Many consumers think that they should not pay early termination fees when they want to cancel their cell phone services before the terms of the contracts have expired. Sometimes their reasons are valid, such as a loss of service. Other times they're not, such as wanting a new phone that is only offered by another carrier. (If you'd like to save more money, first you'll need to conquer the first step: coming up with the cash. See Top 6 Mindless Money Wasters.)
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Regardless of the reason, consumers don't have many options for getting out of a contract early without paying a fee. The options they do have can be challenging, stressful and time consuming. Here are some options you can try.
Negotiate Your Way Out Over a Materially-Adverse Change to Your Contract
If your cell phone provider changes the pricing of a service you use mid-contract, and this change will cost you more money, you may be able to argue your way out of your contract. By argue we mean ask politely, firmly and repeatedly.
The mere implementation of a change by your carrier isn't likely to be enough to get you out of your contract. If your carrier is increasing its individual text message rate, but you have a text message package and the rate increase won't affect you, you don't really have a leg to stand on. It's hard to say when or if your carrier will change your contract.
Find Someone to Take Over Your Contract
A few websites provide an online marketplace for people wanting to buy and sell partially used cell phone contracts. Before trying to find someone to take over your contract, make sure that your cell phone provider allows it. If so, find out what the procedure is and if there are any fees associated with the transfer. If you want to keep your number, find out what additional steps you need to take to port it.
Three services that facilitate such transfers are Celltradeusa.com, cellswapper.com and TradeMyCellular.com. There may be fees associated with finding a buyer. Celltradeusa charges a one-time $19.99 fee to unlock your mailbox. In other words, you don't have to pay for the service until, or unless, you receive enough messages that you think you'll be able to make a deal. You may also have to offer incentives such as cash, phone accessories or even your phone to convince someone to take your contract. If so, it might be cheaper and easier to pay the early termination fee.
Pay the Fee, but Resell Your Phone to Recoup Part of the Cost
The newer your phone, and the better the condition it's in, the more it will be worth. You can sell just about any phone on eBay as long as you describe its condition accurately. You'll have to pay a small final value fee on the sale price, but if you plan to get a new phone when you change carriers, you might as well limit your losses on your old phone. Don't forget to factor in the time it will take you to list the phone for sale, package it and ship it. Paying the early termination fee could be your best option.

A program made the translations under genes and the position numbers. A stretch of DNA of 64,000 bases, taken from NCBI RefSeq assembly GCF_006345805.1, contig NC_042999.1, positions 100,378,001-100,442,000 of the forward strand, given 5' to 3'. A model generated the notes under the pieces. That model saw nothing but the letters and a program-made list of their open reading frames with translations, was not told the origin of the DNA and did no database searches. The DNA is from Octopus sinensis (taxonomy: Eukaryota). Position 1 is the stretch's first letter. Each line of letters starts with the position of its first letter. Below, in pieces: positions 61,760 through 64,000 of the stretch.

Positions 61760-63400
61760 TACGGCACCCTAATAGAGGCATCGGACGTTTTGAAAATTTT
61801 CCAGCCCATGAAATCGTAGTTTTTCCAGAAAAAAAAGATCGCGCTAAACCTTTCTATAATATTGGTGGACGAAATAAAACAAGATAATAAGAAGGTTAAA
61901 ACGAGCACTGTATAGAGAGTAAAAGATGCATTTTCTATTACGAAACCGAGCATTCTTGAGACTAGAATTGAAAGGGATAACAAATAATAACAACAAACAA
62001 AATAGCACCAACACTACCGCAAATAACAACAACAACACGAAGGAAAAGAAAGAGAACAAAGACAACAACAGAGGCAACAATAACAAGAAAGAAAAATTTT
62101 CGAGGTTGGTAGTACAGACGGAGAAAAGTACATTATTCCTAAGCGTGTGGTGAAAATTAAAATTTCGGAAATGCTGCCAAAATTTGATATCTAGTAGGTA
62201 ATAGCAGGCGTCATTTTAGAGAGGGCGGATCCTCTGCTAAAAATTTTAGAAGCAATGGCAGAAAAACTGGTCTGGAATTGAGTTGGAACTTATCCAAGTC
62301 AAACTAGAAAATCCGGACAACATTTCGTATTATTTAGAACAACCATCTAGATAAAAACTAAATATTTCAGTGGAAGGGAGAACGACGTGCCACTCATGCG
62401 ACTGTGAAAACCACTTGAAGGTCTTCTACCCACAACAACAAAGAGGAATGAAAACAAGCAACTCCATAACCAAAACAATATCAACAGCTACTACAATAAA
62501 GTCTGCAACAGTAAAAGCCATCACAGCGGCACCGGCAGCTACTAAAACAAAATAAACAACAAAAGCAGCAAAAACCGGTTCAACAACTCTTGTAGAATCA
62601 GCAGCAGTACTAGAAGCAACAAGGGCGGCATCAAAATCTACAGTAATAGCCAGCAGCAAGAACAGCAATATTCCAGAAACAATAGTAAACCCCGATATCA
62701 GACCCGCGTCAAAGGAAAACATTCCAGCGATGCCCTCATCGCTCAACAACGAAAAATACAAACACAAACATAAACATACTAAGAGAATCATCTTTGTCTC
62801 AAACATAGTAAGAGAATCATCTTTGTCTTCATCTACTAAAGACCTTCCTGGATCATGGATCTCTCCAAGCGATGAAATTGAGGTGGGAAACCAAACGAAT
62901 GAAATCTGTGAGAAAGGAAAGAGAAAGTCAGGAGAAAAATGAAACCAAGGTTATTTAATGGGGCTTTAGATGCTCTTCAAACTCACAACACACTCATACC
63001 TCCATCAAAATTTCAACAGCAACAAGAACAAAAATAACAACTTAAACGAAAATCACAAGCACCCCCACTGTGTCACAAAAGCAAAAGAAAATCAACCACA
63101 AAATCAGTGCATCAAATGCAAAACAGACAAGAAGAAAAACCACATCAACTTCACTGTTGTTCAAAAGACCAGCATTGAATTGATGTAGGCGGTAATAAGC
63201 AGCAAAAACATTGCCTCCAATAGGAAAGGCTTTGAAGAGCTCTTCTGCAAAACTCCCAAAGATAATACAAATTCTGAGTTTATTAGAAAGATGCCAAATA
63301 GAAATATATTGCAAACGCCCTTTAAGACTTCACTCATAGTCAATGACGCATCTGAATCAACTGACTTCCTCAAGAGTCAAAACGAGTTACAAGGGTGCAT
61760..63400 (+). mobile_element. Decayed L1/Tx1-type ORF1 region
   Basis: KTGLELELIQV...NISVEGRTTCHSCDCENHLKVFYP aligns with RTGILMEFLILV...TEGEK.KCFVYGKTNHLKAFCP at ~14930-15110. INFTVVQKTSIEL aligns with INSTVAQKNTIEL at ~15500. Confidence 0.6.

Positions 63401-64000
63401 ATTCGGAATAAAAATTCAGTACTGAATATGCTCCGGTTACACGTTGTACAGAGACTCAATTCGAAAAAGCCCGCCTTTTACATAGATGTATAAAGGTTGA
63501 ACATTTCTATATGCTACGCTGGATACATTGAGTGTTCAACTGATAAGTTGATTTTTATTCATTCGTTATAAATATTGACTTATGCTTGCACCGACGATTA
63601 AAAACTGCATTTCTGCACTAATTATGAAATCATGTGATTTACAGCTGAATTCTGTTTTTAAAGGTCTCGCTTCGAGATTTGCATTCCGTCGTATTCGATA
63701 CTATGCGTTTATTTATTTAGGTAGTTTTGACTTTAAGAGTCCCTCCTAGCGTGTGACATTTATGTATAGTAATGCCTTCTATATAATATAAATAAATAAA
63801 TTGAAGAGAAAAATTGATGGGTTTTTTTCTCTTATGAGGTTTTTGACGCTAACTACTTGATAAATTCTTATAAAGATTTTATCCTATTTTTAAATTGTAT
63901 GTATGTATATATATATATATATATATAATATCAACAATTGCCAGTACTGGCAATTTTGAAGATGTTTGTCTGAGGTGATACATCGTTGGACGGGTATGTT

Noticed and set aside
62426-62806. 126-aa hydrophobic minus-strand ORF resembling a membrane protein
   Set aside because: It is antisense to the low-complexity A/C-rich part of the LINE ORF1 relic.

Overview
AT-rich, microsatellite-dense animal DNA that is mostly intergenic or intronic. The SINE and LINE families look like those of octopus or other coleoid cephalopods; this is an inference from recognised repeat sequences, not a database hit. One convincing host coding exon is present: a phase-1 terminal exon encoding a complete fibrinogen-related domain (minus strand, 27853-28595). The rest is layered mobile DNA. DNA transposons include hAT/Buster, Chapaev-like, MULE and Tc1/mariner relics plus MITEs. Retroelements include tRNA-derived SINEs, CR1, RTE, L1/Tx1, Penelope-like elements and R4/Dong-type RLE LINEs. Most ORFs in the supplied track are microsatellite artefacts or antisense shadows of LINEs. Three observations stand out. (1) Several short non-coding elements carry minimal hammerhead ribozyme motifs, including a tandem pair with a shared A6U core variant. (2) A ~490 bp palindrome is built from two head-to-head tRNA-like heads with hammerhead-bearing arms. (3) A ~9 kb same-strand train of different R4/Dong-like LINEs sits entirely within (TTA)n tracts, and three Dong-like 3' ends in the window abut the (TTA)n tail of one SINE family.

If your conversations with customer service aren't fruitful, and you have a legitimate reason for wanting to exit your contract early, try contacting one or more people at corporate to resolve your complaint. This contact information is often difficult to track down through the company's website, but sometimes consumer activist websites or bloggers will locate the information and publish it online. If you can afford to wait a couple of weeks, you can also try writing a letter.
Remember to explain your situation clearly and concisely, to state what action you want your cell phone company to take, and to be respectful. It's tempting to be rude when you feel you've been wronged, but the person you talk to is rarely responsible for the problem you're trying to solve. Make them sympathize with you rather than putting them on the defensive.
Generate Negative Publicity
If you've truly been cheated by your cell phone company and you've exhausted your other options, a potential blow to the company's reputation might be your only recourse. In June 2010, media coverage convinced Verizon to drop the early termination fee it had charged the widow of a marine who died while serving in Afghanistan. Try pleading your case to a consumer advocacy group or a local media outlet. If they side with you, you may get the publicity you need to avoid the early termination fee.
This route will take up a lot of your time, may be stressful and will add a lot of results with your name in them to search engines. If you value your time, peace of mind and privacy, this option isn't likely to satisfy you. (Charging purchases is not always a no-no. In fact, there are some very sound reasons for choosing this option. See 10 Reasons To Use Your Credit Card.)
The Bottom Line
No one wants to pay an early termination fee, especially one that's in the hundreds of dollars. If you can't live with your cell phone contract any longer and you feel it's worth your time and energy to try to avoid the fee, one of these methods may do the trick.